• Eligibility to prevent competition in market place
  • Capacity to operate without getting affected by activities or trend in industry

Enforceability and misuse of dominant position: Description of misuse of dominant position is provided in Chapter II/ Article 102 prohibition of Competition Act (Schwenzer, 2005). As per this Article if any firm is engaged in anti-competitive practices then they will be obliged to pay statutory penalties up to the amount equal to 10% of their global turnover. Along with this, culprit can get disqualified from being a member of board of director.

3.4

Agreement which create restriction on competition is not always considered to be restricted. Exemptions of anti-competitive practices are described in Chapter I or article 101 which are as follow-

  • As per this article, agreements are assumed to be harmless if parties involved in it have comparatively lower market share.
  • If deal does not have significant impact on competition or trade between member states then it is not considered to be restricted.

However agreements will deem to be restrictive through the object if it is infringed by competition rules (Abuse of a dominant position. 2014). The factors that are not considered anti-competitive but fair may the rejection to supply the goods to a company for possessing an unfavorable credit rating. It would in accordance with the Article 102 be fair to deny the supply as it may affect the goodwill of the company in a given market. If the purpose of the article is misused only then it will be regarded as an anti-competitive practice. The new block exemption regulation sets the bar for the production permits allowed to the businesses under a competitive environment. Article 101of the European Union allows the vertical agreements for the regulation of the economy that lessens the business rate.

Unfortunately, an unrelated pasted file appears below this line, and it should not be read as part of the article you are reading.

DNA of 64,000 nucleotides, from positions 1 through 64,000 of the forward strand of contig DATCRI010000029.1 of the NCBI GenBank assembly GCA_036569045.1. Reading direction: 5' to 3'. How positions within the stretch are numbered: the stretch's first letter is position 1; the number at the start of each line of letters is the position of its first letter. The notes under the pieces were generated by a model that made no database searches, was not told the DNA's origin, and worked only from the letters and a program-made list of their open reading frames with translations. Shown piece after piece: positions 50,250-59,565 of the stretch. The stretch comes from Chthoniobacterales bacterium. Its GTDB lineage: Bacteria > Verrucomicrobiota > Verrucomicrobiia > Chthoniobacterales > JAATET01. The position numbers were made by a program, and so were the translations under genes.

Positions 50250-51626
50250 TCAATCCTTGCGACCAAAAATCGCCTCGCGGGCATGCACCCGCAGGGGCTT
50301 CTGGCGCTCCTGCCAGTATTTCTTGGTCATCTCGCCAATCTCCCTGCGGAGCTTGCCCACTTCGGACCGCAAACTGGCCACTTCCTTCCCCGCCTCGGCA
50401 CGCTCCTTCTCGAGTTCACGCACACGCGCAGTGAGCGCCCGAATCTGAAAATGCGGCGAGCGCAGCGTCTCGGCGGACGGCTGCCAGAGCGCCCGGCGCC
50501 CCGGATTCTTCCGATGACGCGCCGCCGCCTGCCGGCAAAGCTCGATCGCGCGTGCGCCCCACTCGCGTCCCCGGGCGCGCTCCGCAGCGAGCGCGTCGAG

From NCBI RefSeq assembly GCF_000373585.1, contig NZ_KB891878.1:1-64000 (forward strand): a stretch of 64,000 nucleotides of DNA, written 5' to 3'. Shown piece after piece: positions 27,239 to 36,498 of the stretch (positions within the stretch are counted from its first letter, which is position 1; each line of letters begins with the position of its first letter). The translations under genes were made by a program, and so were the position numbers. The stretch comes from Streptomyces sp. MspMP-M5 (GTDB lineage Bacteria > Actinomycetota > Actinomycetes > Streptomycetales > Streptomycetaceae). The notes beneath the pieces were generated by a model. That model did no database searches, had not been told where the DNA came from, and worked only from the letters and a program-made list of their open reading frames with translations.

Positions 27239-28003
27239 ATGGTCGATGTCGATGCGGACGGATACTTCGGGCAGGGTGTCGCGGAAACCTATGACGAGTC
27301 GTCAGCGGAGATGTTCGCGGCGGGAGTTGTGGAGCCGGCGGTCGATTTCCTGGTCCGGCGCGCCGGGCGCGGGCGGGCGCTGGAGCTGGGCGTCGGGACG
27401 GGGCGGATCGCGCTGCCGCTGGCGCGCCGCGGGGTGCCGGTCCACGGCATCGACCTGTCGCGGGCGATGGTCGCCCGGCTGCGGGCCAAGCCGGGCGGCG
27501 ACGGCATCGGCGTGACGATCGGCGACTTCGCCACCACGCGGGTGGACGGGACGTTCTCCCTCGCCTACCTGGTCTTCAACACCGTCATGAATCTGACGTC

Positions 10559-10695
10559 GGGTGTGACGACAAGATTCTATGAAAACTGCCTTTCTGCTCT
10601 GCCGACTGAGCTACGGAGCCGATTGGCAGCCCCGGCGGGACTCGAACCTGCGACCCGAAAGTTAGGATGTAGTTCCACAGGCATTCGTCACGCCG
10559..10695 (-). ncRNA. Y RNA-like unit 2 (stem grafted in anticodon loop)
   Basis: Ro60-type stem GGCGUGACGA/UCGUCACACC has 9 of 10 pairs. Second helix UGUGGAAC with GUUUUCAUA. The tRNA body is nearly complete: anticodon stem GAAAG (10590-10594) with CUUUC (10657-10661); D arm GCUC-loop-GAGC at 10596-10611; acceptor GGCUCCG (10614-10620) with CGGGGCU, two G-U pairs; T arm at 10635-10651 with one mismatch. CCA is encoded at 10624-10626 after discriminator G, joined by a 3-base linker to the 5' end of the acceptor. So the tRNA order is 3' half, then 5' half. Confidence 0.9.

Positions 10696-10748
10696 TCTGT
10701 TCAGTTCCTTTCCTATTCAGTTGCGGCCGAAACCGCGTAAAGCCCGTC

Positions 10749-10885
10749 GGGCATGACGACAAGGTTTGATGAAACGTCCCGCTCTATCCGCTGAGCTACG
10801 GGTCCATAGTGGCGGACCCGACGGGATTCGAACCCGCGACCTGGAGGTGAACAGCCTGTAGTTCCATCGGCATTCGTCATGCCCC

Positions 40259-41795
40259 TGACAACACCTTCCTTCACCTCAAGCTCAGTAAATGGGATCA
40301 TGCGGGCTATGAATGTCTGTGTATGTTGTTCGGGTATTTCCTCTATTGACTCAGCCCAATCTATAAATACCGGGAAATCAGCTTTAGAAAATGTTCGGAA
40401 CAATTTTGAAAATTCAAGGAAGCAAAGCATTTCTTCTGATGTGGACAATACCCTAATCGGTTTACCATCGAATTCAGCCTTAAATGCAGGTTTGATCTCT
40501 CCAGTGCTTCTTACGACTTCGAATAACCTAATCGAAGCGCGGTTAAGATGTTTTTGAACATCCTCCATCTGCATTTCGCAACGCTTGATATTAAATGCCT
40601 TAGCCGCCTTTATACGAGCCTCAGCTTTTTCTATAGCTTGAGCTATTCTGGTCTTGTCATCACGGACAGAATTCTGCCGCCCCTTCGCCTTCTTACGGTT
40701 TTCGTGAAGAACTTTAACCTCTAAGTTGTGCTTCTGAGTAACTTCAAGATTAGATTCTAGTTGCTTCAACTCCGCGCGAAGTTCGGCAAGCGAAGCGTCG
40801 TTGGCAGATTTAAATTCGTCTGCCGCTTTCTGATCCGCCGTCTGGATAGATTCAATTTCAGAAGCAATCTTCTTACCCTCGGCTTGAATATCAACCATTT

Task 4

4.1

The law of intellectual property safeguards the rights of the owner related to his/her intellectual capability and creativity. The main purpose for which this law was formed is to stop the unauthorized usage of someone else’s work. The myriad forms of intellectual property have been outlined below –

  • Patents – Patents are given by submitting an application to the UK Patent Office. This right helps in securing inventions from being copied, imitated, reproduced or sold without taking the permission of the person who invented them. The normal length of a patent in UK is 20 years.
  • Trademark – It is defined as a mark, sign or symbol that differentiates products from another. It is possible to register a trademark if it is suitable for graphical representation i.e. either in pictures of words.
  • Copyright – The Copyright law mandates the just usage and reproduction of new creations. This law safeguards the following works –
    • Photographs
    • Sound and video recordings
    • Feature films
    • Computer programs
    • Journal and magazine articles

4.2

 Patent refers to intellectual property right which is vested in the inventor of a new thing by the government of UK as a territorial right that normally extends to 20 years. The main principles related to protection of inventions by means of patent rights and their breach, are mentioned underneath: